Chris G. Koutures, MD, FAAP Pediatric and sports medicine specialist

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Comprehensive blend of general pediatric and sport medicine care with an individualized approach that enhances the health and knowledge of patients and their families



Proud physician:
USA Volleyball Mens/Womens National Teams
CS Fullerton Intercollegiate Athletics
Chapman University Dance Department
Orange Lutheran High School

Co-Author of Acclaimed Textbook

Pediatric Sports Medicine: Essentials for Office Evaluation

Orange County Physician Of Excellence, 2015 and 2016


How many pitches can a pitcher throw a week?

When should a pitcher learn how to throw a curve?

                                                                Why does my arm always hurt?      

Let's start with one statement: overhand throwing a baseball or softball is not the most natural action for the human.  Underhanded softball pitching is slightly more forgiving on the shoulder, but can place unique stresses on the elbow or lower back.

A parent cannot let ego or immediate gratification get in the way of an immature arm- too much throwing at too young of an age may create significant damage.

Sure, making all-stars at age 11 with a wicked curve is a great feeling, but not being able to throw at age 16 due to permanent elbow damage is a real bummer.

Remember, elbow or shoulder injuries are a common career obstacle as many pro scouts or college coaches may shy away from the athlete with a history of arm problems.                                                                                    

While pitchers get the most attention, let/s not forget other high-volume throwing positions such as catcher and shortstop.

If I have a personal crusade, it is to save the arms of all the catchers.

There are not too many willing and talented catchers, so when one shows up, he/she gets a lot of playing time.

When there is a pitching change, that catcher is still out there.

From warming up pitchers in the pen to gunning out runners at second base, I have seen many a young catcher develop arm troubles.

Little League baseball has recognized the importance of protecting catchers by mandating that any player who throws more than 41 pitches in a game cannot move to catcher in the same game.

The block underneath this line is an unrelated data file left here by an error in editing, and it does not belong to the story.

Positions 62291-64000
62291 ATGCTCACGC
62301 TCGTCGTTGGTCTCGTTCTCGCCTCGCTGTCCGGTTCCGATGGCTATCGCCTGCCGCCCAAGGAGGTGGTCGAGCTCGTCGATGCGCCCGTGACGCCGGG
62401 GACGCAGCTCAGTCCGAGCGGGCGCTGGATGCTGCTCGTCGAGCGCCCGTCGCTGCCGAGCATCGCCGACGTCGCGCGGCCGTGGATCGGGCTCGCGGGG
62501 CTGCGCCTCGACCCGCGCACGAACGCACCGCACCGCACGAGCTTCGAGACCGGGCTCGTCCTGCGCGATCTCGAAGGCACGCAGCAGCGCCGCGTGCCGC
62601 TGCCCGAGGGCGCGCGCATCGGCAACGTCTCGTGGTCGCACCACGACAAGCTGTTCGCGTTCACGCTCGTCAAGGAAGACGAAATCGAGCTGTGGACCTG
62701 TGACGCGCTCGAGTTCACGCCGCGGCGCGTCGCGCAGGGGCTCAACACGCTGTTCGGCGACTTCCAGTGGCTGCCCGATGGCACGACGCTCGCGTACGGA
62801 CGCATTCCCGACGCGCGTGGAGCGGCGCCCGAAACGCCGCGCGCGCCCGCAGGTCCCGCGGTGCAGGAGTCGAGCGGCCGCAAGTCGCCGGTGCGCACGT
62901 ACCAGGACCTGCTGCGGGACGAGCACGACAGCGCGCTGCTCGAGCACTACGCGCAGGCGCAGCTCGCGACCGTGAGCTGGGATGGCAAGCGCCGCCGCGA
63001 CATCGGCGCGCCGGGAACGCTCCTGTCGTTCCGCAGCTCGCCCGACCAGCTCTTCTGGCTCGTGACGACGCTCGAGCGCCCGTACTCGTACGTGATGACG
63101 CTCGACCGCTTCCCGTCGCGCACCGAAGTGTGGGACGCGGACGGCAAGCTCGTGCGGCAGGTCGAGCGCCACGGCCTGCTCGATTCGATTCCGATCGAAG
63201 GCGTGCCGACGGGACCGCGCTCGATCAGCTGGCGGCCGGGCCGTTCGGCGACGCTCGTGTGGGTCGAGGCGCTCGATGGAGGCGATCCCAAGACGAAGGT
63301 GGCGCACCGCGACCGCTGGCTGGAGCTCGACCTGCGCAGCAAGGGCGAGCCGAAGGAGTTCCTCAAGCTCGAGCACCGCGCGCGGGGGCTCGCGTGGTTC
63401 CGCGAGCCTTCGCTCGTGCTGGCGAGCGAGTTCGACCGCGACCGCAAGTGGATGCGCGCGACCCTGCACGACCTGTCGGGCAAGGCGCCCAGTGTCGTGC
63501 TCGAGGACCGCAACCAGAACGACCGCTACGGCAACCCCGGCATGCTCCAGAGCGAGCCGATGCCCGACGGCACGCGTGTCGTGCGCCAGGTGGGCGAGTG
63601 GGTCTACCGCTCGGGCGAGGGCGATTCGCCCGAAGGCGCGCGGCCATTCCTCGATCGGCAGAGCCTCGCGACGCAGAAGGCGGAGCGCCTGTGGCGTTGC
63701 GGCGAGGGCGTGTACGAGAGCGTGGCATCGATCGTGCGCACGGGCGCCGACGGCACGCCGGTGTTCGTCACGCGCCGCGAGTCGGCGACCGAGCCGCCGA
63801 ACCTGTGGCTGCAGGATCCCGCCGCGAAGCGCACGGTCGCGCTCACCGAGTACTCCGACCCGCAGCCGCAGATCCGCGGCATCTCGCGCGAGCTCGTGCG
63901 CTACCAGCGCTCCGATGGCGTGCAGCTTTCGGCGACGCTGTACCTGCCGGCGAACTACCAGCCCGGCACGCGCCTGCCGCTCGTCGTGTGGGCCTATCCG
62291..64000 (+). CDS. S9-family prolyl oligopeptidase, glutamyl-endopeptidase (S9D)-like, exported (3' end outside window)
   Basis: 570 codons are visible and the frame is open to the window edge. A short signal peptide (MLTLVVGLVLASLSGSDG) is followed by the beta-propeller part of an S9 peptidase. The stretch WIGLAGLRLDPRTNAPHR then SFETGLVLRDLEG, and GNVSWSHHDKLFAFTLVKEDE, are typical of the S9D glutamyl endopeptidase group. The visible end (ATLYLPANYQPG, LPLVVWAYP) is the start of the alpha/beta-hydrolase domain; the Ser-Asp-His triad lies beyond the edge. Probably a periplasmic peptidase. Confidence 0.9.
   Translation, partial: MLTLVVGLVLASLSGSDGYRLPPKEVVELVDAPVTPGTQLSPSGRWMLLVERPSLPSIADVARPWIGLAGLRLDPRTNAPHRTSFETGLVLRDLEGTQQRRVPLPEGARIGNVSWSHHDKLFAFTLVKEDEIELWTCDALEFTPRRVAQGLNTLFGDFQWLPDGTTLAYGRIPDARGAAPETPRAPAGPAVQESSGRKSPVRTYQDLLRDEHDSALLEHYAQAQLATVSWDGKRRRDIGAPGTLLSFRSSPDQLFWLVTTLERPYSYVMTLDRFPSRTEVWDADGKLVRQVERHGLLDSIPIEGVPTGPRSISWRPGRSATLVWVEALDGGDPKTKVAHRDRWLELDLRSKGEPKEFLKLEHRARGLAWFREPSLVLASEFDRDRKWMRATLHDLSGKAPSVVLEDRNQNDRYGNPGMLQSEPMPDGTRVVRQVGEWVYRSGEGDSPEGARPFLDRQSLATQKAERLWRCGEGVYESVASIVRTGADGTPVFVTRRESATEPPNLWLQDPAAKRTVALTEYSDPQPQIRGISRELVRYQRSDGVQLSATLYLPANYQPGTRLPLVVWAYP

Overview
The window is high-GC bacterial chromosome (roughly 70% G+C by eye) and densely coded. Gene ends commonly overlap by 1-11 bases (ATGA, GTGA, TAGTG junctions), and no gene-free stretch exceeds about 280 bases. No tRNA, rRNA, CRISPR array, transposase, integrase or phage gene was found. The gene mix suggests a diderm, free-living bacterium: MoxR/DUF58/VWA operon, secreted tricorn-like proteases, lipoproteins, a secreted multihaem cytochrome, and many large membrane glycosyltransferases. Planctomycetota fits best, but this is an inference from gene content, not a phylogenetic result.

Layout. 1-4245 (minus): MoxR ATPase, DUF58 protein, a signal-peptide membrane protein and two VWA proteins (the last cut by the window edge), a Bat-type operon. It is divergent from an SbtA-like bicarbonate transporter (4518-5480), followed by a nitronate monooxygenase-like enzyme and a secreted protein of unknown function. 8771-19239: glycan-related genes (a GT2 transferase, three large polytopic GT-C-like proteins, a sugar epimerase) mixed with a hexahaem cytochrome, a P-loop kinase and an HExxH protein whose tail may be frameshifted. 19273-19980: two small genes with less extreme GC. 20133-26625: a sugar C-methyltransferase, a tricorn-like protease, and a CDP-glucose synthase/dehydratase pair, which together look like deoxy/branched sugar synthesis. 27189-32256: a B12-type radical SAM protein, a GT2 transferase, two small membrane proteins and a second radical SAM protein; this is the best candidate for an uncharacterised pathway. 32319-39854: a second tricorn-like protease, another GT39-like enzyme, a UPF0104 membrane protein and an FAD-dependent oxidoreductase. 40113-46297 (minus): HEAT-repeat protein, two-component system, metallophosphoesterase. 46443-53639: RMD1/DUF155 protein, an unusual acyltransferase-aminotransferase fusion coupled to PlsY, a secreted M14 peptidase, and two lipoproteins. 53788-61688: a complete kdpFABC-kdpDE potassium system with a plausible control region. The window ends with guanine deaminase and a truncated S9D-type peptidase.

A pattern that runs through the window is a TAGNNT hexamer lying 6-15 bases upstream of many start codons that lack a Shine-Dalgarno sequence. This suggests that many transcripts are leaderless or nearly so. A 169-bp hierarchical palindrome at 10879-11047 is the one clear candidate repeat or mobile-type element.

Now, some further tips on arm hygiene  

  • Signs of fatigue and poor technique include:
    • dropping the elbow (should be always at/above shoulder-level)
    • opening up too soon (chest facing the plate before the elbow is ready to deliver the baseball) and
    • getting pitches up in the strike zone or poor command/velocity.
  •  Alternate high and low demand throwing positions- pitchers and catchers should move to less demanding positions on a regular basis to rest the arm.
  •  Proper warm-up: short toss first (10-20 yards, 10-20 easy throws), progress to long-toss (35-40 yards, 10-15 easy throws) then finally to mound work
  • Per USA Baseball, no off-speed baseball pitches (curve, sliders, and breaking balls) until the arm is fully mature (age 13-14 in girls, 14-15 in boys)
  • Observe age-appropriate competitive pitch counts- pitch counts are a more appropriate arm-stress measure than innings pitched. Realize that these pitch counts are per week- not per team. 


  • Utilize rest days between pitching performances- Little League Baseball has produced recommended minimum rest periods between pitching performances.


  • A player needs to train to be a pitcher- a recent study indicated that 8-12 year-old pitchers who throw between 300-600 pitches in a season have the lowest relative risk of elbow injuries. This suggests that a certain amount of throwing leads to arm conditioning and proper muscle use that actually can reduce injury, while too much throwing might lead to fatigue and overuse of these muscles.  On the other hand, not throwing for at least 2 months during the year can give an appropriate rest period to reduce the risk of arm or shoulder overuse injuries.                                                                                                    

Do not hesitate to recognize the symptoms of arm trouble and then get professional advice- many throwers are accustomed to certain soreness after games. If this soreness intensifies into actual pain or lasts longer than usual- call and schedule an evaluation. Any joint stiffness or swelling maybe OK in adults, but is unacceptable in young throwers. Poor results- loss of velocity or command can be other signs of evolving arm troubles.

What other safety recommendations do you have for baseball?      

  • Have younger children use breakaway bases- greatly reduce sliding injuries,
  • No on-deck circle for younger children,
  • All batters, runners, and even younger base coaches must wear a helmet
  • Only one child swing a bat at a time with close adult supervision
  • Catchers must wear full protective equipment- even in warm-ups
  • Use reduced impact baseballs for younger players